According to this article on the BBC website, Iceland is a country where one in 10 people will publish a book. I can understand that. The winter months in Iceland are long, dark, and cold, and for years the winter months have been a traditional time for learning, and study. Writing, music, or other forms of the arts are an extension of that practice of studying.


It is a tradition across the world that we have long summer holidays from school and the reason is universal, and goes back to  when families needed their children to help bring in the harvest. In   Iceland this reason has been doubly so. Children would be sent to stay in Reykjavik for the long winter to study, and then would return to their families on their farms in the summer to work. School and education and learning has always been very important. So landscape and nature forms a way of life, and stories are born, and the landscape inspires the stories too.

I’m not from Iceland but I have family their so it has been on my radar more than most for the thirty years of my life before I visited. And when I did visit, not just as a sightseer, but as someone working to improve the access to the country for others, and to help to conserve the natural environment.

I will always owe Iceland a debt of gratitude for my writing career, not because  it began my writing career because I have always written, but because it have me my first complete novel, with an ending that measures up to my original vision. Sacrifice of the Gods is probably what you might call my first novel, but that is more a collection of four novellas – with only two and a bit ever completed. Parts of that form another work – a reimagining of the Arthur and Merlin legends – called Stolen Lives. I still think of that story sometimes. Then there are the playscripts and screenplays… and Flyht. I loved – still love – Flyht. I used to discribe it as when Brit Pop met Recency England. It was born out of a dream, became a screenplay, and then a novel. It gave me my style, my confidence, and my way of writing… but it lacked a convincing ending. Endings are always difficult (I think, for any writer).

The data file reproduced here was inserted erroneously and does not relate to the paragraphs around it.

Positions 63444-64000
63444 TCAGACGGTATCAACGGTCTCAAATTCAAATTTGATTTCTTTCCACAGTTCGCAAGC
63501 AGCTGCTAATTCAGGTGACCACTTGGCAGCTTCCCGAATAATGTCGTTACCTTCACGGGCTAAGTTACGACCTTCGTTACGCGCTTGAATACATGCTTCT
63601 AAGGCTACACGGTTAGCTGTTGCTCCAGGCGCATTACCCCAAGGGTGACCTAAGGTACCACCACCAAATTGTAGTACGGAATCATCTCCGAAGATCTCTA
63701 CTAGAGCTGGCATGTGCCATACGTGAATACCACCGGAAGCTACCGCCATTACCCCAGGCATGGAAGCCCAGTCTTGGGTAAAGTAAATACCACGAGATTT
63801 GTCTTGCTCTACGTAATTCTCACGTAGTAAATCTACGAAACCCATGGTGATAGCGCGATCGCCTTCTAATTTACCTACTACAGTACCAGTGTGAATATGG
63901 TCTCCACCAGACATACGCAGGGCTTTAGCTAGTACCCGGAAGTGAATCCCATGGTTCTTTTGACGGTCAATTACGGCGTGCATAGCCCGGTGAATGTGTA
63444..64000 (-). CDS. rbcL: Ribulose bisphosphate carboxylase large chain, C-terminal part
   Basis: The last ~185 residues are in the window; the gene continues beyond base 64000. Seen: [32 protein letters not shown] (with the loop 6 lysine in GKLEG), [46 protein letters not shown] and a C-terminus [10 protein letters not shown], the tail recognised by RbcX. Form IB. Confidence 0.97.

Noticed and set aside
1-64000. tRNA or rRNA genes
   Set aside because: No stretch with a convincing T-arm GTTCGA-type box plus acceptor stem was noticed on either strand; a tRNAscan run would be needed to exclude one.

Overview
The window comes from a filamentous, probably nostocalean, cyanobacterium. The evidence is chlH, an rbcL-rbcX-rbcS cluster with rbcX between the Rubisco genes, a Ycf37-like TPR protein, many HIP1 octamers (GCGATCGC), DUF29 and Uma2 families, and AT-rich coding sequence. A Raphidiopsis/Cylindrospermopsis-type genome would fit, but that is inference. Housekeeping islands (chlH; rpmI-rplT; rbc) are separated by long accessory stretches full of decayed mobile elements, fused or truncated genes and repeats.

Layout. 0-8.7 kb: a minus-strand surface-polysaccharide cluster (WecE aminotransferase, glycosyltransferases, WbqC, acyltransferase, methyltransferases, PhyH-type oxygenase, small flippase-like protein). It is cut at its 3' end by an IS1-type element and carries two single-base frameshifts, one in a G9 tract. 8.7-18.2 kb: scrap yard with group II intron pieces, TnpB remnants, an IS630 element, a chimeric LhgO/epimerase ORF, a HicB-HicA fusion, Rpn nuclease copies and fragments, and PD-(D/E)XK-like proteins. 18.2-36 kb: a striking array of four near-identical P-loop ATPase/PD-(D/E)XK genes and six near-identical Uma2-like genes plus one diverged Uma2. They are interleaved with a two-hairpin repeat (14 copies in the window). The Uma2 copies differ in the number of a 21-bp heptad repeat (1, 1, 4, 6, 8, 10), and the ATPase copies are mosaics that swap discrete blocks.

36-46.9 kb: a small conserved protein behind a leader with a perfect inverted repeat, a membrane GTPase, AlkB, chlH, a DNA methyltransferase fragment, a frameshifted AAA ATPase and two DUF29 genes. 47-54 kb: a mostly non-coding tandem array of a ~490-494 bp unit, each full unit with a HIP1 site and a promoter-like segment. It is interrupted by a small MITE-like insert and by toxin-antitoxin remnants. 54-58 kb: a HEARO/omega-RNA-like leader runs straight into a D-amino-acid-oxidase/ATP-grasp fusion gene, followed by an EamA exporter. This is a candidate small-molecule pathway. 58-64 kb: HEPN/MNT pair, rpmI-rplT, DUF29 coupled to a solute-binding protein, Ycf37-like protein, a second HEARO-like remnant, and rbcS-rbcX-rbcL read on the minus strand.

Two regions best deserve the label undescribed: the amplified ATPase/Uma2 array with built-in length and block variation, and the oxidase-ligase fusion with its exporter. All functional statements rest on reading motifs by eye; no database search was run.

The End Of All Worlds was the novel that came after Flyht. Inspired by Iceland and with a real story (or stories to tell) it was not my first beginning, but it was my first ending. Since then, I have been working on what I will call my second novel, the curious tale of Mr Tumnal. Already I think that this is a better, stronger book, and I am excited to get it to out there to be read.

My mind is turning to my next novel too: a follow-up to The End Of All Worlds. Where that was a pure fantasy adventure, this next one will be even more of an ensemble piece: a proper modern saga. I am reading some of the old Sagas at the moment, and I am struck at how they are made up of numbered scenes. Hannah Kemp’s Burial Rites too (another foreign author inspired by her travels to Iceland for her debut) is divided up with scenes within chapters that begin with capitalised words and bring to mind the scale of the old sagas. I can see this is the way that my next book will go. There is an over-arching theme, every bit as threatening as in the last book, but at the same time all together different.

Iceland, has not yet run its course with me…

Originally published at shepline: the journal“>shepline: the journal. You can comment here or